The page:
At this point, I could go into the (many) strategies which the conference speakers described, to address the curse.  Largely by becoming more personally influential, by building our own personal brands and by using the same dark arts we would put into a marketing plan to sell the elements of that plan.

I could, but I won’t.

Because the implication is that we treat every interaction with colleagues as some kind of internal sales pitch.  And maybe that’s just how things are.  But I really don’t want that.

She is a thing of beauty, no?


Not the kit.

The press release, silly.

“The collection features a commissioned artwork featured on the jersey from underground street artist Hazul Luzah. The design, in his signature contrasting line-work and free hand geometric pattern, throughout the jersey … features a combination of White, Dazzling Blue and Maldives Blue. The jersey also features top shoulder bonded tape … and a button shawl flat knit collar. The socks feature an elasticated ankle zone”


Bliss.  As ‘The Fiver’ succinctly puts it: Porto unveil their third kit with a blizzard of nonsense.

Facebook traded my data, boo hoo

The recent outrage over Cambridge Analytica (CA) demonstrates perfectly how we have almost completely failed to grasp how the Internet works.

The scandal erupted because a ‘whistleblower‘ exposed how CA used data derived from Facebook to refine the targeting for the Leave campaign in the Brexit referendum.  CA was also influential in Donald Trump’s successful presidential campaign.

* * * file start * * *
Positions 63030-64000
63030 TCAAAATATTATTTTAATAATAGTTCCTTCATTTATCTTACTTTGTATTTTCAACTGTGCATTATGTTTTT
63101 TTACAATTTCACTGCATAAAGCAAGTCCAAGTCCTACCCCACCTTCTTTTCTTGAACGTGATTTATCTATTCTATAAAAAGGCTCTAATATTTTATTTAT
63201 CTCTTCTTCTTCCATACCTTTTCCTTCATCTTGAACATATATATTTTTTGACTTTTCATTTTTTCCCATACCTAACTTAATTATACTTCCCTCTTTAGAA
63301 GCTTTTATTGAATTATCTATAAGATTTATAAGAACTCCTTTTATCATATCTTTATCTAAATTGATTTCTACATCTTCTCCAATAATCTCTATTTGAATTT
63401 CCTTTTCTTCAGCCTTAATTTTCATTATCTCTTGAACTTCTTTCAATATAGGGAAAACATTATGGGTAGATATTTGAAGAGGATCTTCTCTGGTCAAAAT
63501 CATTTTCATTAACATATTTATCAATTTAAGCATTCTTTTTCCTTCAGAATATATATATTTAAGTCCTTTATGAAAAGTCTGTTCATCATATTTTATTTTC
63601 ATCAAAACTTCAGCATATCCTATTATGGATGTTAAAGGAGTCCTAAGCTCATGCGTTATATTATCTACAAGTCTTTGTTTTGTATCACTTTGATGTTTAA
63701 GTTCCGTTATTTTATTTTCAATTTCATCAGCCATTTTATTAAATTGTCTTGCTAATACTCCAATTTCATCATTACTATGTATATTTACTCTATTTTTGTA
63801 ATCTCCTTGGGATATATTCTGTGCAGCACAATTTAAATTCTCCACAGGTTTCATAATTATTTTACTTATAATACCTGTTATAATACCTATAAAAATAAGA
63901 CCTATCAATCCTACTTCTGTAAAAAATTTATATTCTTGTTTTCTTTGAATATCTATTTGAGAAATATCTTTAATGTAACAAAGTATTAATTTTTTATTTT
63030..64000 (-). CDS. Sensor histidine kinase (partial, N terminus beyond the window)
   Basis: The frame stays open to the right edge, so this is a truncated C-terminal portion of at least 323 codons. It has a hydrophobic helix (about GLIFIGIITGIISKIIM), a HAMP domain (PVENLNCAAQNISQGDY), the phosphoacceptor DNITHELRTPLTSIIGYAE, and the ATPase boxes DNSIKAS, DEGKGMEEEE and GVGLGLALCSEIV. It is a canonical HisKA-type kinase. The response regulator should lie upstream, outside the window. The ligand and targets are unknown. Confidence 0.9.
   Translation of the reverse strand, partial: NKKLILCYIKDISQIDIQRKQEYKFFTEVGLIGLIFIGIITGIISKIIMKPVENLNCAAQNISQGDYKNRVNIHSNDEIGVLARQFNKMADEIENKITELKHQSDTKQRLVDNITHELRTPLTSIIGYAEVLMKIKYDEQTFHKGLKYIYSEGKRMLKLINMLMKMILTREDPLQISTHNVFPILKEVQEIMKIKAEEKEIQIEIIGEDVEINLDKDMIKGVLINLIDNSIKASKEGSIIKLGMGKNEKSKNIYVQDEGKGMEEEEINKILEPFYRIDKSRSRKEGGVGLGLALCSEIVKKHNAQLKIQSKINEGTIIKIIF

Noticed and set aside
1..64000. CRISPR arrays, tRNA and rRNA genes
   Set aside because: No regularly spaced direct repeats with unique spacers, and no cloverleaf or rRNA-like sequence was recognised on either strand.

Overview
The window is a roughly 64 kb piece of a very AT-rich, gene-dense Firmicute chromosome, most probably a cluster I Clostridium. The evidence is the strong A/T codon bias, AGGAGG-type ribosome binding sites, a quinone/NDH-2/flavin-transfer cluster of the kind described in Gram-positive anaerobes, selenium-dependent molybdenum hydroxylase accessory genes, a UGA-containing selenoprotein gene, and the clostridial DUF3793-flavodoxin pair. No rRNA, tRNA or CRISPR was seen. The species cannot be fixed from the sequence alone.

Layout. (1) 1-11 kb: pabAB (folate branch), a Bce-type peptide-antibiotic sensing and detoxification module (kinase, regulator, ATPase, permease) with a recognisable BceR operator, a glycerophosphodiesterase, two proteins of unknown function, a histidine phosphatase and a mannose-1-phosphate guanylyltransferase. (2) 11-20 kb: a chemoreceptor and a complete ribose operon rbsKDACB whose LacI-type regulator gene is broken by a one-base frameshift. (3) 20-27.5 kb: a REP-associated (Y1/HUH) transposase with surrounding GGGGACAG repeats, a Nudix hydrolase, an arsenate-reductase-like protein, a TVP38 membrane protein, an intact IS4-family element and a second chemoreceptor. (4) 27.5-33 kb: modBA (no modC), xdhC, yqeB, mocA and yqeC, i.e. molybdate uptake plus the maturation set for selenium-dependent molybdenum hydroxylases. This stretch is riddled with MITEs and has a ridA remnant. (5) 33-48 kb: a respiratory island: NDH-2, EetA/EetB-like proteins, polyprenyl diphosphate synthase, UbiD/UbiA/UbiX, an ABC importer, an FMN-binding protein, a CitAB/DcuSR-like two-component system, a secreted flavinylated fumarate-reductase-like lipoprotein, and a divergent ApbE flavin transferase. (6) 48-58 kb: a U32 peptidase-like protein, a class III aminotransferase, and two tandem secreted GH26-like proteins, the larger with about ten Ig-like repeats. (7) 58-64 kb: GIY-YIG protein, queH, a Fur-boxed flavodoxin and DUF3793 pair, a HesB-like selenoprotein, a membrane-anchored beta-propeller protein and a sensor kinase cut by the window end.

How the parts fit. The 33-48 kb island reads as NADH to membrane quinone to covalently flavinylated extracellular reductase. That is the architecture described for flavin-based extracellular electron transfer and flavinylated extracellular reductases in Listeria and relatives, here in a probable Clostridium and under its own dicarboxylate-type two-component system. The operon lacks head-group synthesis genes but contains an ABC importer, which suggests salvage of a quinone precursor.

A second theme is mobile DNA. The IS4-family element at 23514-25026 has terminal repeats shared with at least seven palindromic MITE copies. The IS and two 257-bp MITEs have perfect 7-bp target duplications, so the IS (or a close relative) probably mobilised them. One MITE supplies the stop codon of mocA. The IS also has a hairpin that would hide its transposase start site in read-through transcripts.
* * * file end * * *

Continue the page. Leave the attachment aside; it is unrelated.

The actual scandal concerns the sneaky way CA got its data from Facebook, via a Personality Quiz which contravened Facebook’s terms, but that has got lost in the general sense of shock that the details we post on Facebook have somehow become a traded currency.

To which, surely, the only sensible response is…. ‘no shit, Sherlock?’

The Guardian and The Observer broke the story after some admirable investigative journalism.


Furthermore, they promised to uncover the shocking truth……

  1. How data analytics firm Cambridge Analytica used people’s Facebook data for political campaigning.
    Read more from this series
  2. How Cambridge Analytica is connected to AggregateIQ — the digital agency used by the Vote Leave official campaign for Brexit.
    Read more

I bow to no man in my admiration for The Guardian, but, as scandals go, I’m afraid this just seems a bit flimsy.